I don’t know what living a balanced life feels like. When I am sad I don’t cry, I pour. When I am happy I don’t smile, a glow. When I am angry I don’t yell, I burn. The good thing about feeling in extremes is when I love I give them wings. But perhaps that isn’t such a good thing either because they always tend to leave me and you should see me when my heart is broken. I don’t grieve, I shatter.
If you or someone you know is in distress or considering suicide, there are places to turn for support right here in our province, including your doctor or Newfoundland and Labrador’s Mental Health Crisis Centre at (709) 737-4668.
The Canadian Association for Suicide Prevention website also has information about where to find help.
You NEVER have to struggle alone. Sometimes it’s easier to talk on the phone than it is face to face and that’s why these services are available. You can access them from all over the world, not just in Newfoundland. So if you are struggling, I urge you to take the biggest step of all and break your silence by confiding in someone.
I wish I had known about these services when I was in that dark place. But I’m glad I know now because I can share it with you guys. I hope you all have a safe night 💜
#SuicideHotline #SuicidePrevention #DontSufferAlone #SufferInSilenceNoMore #DepressionHurts #PickUpThePhone #SomeoneIsWaitingToTalkToYou
When you first become sick they will show you sympathy. They’ll send you cards and hope that you get well soon. The call or text to check in on you and see how you’re doing. They’ll cut you some slack because of your situation. They’ll be understanding when you have trouble keeping up with them.
But once your illness becomes a chronic condition they wonder why you can’t get better. They show impatience and frustration. They stop trying to include you in their plans. They ask why you aren’t trying harder. They just don’t get it. They just want you to be able bodied again so that you are not inconveniencing them.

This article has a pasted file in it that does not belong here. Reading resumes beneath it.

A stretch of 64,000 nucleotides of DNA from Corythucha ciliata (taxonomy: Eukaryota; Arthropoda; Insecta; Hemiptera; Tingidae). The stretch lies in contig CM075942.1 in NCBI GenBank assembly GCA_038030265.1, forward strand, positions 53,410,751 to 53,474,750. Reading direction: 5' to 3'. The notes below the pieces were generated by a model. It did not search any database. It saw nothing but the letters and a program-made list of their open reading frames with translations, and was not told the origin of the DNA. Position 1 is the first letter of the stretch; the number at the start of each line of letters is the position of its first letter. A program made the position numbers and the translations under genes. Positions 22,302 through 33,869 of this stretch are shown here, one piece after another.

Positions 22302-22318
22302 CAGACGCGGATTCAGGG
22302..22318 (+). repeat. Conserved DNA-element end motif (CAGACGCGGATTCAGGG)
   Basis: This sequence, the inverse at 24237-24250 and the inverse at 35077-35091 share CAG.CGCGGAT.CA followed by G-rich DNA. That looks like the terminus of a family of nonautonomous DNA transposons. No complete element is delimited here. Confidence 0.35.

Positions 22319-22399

People get tired of you being sick but they don’t stop to think that you’re probably tired of being sick too. They don’t take the time to think about how you would love to just get over it. They don’t care enough to realize that you did not choose this.
I kinda had a meltdown last night. My pain was so bad. We went to bed and we were talking about our plans for today. Said we would go to church this morning, go to gander and check out the derby for a bit but not stay for the full thing, pick up my morphine at the pharmacy which is due today, and go to church again tonight.
I went to turn over in bed and I hurt so much that I started to cry. It was an ugly cry. Sobbing. Snot. Tears. Hyperventilating. I know that it was going to happen sooner or later because things have just been building up. I feel so guilty because David is on holidays and I know I am holding him back from doing things.
Anyways we had a chat and he massaged my back and we decided no church this morning. Instead I slept in. Now he’s gone to Gander to get my pills and he’s gone to the derby by himself. It took a lot of convincing because he refused to go without me but it makes me feel much better knowing that he’s gone to do something. We do every single thing together. He never has any time without me and I think that individual time is really important. We have a very dependent relationship. It’s like we can’t be on our own without feeling incredible guilt. So I think it’s good that he’s doing something without me.
He’s going to be home in time for supper and then we will go to this evening’s church service. While he’s gone I’m going to relax and have a hot shower, to help loosen the sore muscles all over my body. In order to go to church I need the entire day to prepare.
That’s what it’s like living with CRPS.
You plan around the pain.
Note to self: You don’t have to take this day all at once. But rather one step, one breath, one moment at a time. I will be satisfied with every little thing I do today because I know how much strength it took.
I’m trying to decide which can cause more damage to my marriage: the medication side effects or an unmedicated illness.
Ever since I started medication for my bipolar disorder years ago, I have secretly struggled with a decrease in sexual desire.
I could stop the meds. Then I wouldn’t have to force myself to have sex with my husband. I wouldn’t have to start mentally preparing myself in the morning so that I could initiate sex that night and make my husband think I’m all fired up.
I am, in fact, fired up. But it’s not something that instantly happens anymore. I can’t get spontaneously turned on and desire sex at random times. Not since I began treatment for bipolar disorder.
I have to spend hours working towards it. Mentally, I self talk. I do thinks to make myself FEEL pretty. Paint my nails. Or style my hair. Send David a few kinky texts at work. Texts I have already written and prepared and saved in a file. Ready for when I need them. Maybe I put clean sheets in our bed.